Christine de Pisan (also seen as de Pizan) (1365 – c. 1434) was a Venetian-born woman of the medieval era who strongly challenged misogyny and stereotypes prevalent in the male-dominated realm of the arts. As a poet, she was well known and highly regarded in her own day.
She spent most of her childhood and all of her adult life primarily in Paris and then the abbey at Poissy, and wrote entirely in her adoptive tongue of Middle French. Her early courtly poetry is marked by her knowledge of aristocratic custom and fashion of the day, particularly involving women and the practice of chivalry. Her early and later allegorical and didactic treatises reflect both autobiographical information about her life and views and also her own individualized and protofeminist approach to the scholastic learned tradition of mythology, legend, and history she inherited from clerical scholars and to the genres and courtly or scholastic subjects of contemporary French and Italian poets she admired. Supported and encouraged by important royal French and English patrons, Christine had a profound influence on fifteenth-century English poetry. Christine completed forty-one pieces during her thirty-year career (1399–1429). She earned her accolade as Europe’s first professional woman writer. Her success stems from a wide range of innovative writing and rhetorical techniques that critically challenged renowned male writers, such as Jean de Meun who, to Christine’s dismay, incorporated misogynist beliefs within their literary works. She married in 1380, at the age of 15 and was widowed 10 years later. Much of the impetus for her writing came from her need to earn a living for herself and her three children.
In recent decades, Christine's work has been returned to prominence by the efforts of scholars such as Charity Cannon Willard, Earl Jeffrey Richards and Simone de Beauvoir. Certain scholars have argued that she should be seen as an early feminist who efficiently used language to convey that women could play an important role within society. This characterization has been challenged by other critics who claim either that it is an anachronistic use of the word, or that her beliefs were not progressive enough to merit such a designation.
By 1405, Christine de Pizan had completed her most successful literary works, The Book of the City of Ladies and The Treasure of the City of Ladies, or The Book of the Three Virtues. The first of these shows the importance of women’s past contributions to society, and the second strives to teach women of all estates how to cultivate useful qualities in order to counteract the growth of misogyny (Willard 1984:135).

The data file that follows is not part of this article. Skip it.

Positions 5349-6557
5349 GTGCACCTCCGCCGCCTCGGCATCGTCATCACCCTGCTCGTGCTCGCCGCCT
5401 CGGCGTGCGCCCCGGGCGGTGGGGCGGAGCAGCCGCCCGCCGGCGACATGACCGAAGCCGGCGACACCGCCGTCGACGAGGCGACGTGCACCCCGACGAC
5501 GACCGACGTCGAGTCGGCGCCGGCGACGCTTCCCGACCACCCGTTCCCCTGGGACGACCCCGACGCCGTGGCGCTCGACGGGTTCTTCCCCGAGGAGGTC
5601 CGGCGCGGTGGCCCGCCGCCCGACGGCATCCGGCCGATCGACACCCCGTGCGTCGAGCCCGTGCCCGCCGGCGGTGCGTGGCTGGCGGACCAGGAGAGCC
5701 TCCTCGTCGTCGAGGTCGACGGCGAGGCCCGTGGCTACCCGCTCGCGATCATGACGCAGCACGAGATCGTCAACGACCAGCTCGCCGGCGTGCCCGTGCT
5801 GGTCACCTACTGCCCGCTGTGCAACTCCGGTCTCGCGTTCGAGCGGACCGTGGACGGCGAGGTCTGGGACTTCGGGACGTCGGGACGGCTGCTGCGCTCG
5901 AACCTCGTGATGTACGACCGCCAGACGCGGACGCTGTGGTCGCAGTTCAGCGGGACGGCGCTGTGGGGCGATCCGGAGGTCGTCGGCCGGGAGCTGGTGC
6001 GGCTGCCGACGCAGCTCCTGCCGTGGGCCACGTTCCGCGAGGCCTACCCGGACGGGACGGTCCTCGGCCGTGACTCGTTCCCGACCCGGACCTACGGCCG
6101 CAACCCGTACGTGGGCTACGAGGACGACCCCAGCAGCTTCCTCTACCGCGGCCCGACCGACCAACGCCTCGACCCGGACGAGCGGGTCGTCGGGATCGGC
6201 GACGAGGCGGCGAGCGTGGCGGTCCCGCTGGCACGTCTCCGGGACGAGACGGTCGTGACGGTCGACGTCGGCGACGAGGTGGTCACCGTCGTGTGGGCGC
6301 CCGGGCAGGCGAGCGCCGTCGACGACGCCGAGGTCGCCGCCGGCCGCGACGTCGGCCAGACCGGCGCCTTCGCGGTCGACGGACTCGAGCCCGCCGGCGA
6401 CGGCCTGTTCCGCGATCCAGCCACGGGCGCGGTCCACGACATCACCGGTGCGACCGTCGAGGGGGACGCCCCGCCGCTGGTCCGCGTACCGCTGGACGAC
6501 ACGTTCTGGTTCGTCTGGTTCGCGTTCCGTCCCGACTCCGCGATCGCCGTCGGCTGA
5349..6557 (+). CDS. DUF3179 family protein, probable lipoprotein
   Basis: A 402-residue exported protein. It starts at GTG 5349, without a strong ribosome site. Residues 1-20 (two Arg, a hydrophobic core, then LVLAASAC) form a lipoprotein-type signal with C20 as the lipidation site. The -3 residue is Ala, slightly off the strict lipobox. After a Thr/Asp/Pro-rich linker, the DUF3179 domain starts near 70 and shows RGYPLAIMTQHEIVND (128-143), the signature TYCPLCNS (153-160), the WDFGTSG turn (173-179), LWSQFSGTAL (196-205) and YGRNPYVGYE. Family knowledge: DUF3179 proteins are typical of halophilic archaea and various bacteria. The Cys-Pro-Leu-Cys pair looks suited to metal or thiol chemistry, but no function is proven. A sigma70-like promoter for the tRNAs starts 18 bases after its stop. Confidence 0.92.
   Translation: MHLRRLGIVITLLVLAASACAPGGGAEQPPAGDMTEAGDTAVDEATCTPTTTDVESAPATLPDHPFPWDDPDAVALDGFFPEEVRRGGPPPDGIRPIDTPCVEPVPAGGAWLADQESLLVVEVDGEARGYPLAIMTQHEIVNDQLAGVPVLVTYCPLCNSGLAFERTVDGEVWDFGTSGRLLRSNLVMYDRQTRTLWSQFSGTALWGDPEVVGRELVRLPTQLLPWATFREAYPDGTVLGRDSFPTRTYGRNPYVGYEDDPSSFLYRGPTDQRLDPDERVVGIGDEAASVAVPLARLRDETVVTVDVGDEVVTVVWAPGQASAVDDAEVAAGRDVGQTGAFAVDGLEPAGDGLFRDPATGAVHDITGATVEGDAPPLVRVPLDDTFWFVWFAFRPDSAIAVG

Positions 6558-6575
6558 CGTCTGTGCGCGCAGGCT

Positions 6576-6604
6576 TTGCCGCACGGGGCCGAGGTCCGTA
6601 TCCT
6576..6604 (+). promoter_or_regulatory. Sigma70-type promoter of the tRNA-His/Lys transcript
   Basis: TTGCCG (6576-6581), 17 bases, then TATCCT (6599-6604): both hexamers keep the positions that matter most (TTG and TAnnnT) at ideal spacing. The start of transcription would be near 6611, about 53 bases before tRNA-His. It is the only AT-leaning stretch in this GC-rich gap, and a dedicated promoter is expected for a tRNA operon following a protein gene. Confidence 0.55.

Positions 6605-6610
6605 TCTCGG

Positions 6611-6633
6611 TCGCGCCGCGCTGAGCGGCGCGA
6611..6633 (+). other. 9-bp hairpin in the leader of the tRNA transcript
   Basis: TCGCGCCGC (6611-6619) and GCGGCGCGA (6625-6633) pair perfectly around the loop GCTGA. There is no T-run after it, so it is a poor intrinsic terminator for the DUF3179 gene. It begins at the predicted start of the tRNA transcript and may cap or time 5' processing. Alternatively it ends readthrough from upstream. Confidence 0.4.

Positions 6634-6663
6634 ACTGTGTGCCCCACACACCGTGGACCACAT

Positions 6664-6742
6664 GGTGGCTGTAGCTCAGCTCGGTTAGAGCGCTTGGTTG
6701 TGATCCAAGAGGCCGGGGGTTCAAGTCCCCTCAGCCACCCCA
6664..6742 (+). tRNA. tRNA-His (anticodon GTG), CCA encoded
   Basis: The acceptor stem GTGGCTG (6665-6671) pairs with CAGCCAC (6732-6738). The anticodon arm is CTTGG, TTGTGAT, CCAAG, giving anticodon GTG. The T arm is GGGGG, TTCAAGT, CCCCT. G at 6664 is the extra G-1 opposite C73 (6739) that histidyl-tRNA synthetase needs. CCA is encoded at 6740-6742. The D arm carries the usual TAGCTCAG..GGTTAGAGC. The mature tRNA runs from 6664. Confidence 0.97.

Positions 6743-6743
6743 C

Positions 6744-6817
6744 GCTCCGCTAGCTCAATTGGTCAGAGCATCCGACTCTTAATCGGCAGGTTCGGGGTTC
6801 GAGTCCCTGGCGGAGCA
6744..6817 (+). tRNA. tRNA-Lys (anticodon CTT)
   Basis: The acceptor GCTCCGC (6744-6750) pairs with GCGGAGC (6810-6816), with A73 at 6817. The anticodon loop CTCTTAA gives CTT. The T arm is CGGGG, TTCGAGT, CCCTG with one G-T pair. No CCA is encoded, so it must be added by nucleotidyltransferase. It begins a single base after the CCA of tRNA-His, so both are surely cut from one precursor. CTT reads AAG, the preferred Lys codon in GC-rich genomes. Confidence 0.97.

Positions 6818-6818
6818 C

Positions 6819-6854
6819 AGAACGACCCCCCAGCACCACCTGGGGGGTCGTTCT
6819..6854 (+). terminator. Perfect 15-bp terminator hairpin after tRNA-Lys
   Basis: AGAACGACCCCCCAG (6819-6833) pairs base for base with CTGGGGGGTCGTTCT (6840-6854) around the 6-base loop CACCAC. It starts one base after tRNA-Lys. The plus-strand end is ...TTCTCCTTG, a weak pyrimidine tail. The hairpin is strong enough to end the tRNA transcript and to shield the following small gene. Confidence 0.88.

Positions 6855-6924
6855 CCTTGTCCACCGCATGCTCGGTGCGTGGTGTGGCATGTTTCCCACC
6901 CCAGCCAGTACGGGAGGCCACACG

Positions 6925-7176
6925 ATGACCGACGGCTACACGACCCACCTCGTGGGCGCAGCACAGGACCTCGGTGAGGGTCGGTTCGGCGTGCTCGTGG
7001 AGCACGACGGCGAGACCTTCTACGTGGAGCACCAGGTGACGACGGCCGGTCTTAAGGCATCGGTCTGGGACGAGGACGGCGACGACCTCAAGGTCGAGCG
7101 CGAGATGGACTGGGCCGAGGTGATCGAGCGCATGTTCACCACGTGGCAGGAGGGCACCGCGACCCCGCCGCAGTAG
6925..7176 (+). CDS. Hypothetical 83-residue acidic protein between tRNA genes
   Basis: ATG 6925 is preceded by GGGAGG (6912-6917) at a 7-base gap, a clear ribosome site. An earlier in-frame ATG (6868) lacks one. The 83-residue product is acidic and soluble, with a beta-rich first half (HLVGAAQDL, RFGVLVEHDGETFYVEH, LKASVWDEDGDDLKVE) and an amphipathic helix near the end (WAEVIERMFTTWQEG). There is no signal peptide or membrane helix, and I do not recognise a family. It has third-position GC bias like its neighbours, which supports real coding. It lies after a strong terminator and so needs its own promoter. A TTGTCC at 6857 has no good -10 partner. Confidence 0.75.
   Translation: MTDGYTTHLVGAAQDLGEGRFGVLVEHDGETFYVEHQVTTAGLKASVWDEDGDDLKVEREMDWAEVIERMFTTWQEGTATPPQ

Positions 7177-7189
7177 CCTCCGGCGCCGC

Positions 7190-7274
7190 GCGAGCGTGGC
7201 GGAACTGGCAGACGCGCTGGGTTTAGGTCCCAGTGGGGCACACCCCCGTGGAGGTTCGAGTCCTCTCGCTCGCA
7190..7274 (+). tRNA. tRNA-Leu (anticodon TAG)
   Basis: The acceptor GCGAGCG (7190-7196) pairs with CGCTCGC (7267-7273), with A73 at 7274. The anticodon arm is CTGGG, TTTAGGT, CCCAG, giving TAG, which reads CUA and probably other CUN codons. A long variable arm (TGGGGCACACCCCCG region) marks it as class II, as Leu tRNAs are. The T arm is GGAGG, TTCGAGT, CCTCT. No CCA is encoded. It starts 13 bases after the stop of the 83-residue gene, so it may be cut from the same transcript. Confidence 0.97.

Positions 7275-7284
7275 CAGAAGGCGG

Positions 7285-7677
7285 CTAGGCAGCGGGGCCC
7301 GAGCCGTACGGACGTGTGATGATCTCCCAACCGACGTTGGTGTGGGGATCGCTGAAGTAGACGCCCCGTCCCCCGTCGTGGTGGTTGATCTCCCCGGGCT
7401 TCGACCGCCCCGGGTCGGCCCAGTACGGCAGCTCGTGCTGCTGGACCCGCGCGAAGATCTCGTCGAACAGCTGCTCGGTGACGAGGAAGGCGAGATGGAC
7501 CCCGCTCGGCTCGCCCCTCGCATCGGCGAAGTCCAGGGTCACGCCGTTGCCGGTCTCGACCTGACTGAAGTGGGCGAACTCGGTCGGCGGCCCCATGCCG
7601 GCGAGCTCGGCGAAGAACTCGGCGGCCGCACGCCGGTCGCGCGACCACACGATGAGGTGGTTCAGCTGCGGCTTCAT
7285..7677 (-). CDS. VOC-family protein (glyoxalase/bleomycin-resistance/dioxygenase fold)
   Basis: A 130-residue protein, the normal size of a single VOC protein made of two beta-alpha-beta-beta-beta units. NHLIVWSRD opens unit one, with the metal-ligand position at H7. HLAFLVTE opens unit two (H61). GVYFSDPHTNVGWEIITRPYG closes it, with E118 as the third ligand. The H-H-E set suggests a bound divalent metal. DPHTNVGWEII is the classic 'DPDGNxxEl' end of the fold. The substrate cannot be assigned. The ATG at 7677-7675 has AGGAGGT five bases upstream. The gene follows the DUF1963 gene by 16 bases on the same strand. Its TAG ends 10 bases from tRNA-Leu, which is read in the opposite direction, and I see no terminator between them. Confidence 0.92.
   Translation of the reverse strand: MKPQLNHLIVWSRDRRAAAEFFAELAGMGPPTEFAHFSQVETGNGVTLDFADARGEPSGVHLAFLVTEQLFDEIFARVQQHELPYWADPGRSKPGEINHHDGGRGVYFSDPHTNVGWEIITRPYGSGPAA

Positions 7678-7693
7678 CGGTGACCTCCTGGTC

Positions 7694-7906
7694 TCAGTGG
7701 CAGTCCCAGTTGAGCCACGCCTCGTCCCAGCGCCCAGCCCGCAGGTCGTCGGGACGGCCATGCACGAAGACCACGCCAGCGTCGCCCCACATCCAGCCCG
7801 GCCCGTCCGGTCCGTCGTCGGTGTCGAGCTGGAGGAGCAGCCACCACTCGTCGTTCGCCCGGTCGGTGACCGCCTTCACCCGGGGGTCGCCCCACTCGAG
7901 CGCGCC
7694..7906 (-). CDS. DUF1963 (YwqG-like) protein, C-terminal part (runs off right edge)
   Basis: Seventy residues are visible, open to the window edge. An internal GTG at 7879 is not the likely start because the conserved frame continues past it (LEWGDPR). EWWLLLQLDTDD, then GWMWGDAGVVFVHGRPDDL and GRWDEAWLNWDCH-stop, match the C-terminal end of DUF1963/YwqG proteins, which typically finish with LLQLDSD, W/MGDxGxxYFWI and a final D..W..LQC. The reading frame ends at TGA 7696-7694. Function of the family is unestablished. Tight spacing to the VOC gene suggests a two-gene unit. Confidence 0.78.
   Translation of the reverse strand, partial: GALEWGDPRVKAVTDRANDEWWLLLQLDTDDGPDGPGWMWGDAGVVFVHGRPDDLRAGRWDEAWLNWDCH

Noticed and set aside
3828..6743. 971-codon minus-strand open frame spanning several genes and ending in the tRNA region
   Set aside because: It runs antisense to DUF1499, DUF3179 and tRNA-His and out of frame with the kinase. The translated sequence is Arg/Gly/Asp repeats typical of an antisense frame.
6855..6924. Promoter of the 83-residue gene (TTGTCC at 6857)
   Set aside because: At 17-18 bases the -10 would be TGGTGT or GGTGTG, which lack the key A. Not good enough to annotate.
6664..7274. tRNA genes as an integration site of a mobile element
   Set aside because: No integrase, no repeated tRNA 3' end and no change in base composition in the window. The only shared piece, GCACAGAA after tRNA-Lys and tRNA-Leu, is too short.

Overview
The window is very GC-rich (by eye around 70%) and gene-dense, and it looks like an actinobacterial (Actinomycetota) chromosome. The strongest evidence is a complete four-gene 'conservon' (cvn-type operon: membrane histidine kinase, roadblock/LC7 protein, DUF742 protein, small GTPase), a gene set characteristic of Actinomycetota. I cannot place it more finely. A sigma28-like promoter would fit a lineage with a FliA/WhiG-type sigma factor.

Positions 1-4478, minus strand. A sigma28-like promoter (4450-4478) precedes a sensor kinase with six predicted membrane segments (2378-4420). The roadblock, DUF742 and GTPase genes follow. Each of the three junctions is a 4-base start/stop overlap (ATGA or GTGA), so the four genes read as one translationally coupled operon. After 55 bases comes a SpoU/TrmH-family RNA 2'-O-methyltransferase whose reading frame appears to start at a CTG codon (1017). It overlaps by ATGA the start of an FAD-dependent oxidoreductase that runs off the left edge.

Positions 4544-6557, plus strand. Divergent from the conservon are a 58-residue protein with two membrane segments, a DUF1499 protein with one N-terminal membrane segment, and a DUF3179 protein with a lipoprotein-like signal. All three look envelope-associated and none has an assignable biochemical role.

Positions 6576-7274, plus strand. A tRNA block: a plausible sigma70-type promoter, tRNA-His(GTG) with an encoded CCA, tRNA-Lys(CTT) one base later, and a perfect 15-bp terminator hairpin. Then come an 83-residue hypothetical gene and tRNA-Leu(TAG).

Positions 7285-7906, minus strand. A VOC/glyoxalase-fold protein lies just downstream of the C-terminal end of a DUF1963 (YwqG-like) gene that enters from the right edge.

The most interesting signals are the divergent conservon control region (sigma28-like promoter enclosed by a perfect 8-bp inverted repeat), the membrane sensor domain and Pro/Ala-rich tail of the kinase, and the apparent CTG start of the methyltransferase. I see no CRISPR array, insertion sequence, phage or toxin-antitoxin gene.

Christine’s final work was a poem eulogizing Joan of Arc, the peasant girl who took a very public role in organizing French military resistance to English domination in the early fifteenth century. Written in 1429, The Tale of Joan of Arc celebrates the appearance of a woman military leader who, according to Christine, vindicated and rewarded all women’s efforts to defend their own sex (Willard 1984:205). Besides its literary qualities, this poem is important to historians because it is the only record of Joan of Arc outside the documents of her trial. After completing this particular poem, it seems that Christine, at the age of sixty-five, decided to end her literary career (Willard 1984:207). The exact date of her death is unknown. However, her death did not diminish appreciation for her renowned literary works. Instead, her legacy continued on because of the voice she established as an authoritative rhetorician.
In the “Querelle du Roman de la Rose,” Christine responded to Jean de Montreuil, who had written her a treatise defending the misogynist sentiments in the Romance of the Rose. She begins by claiming that her opponent was an “expert in rhetoric” as compared to herself “a woman ignorant of subtle understanding and agile sentiment.” In this particular apologetic response, Christine belittles her own style. She is employing a rhetorical strategy by writing against the grain of her meaning, also known as antiphrasis (Redfern 80). Her ability to employ rhetorical strategies continued when Christine began to compose literary texts following the “Querelle du Roman de la Rose.”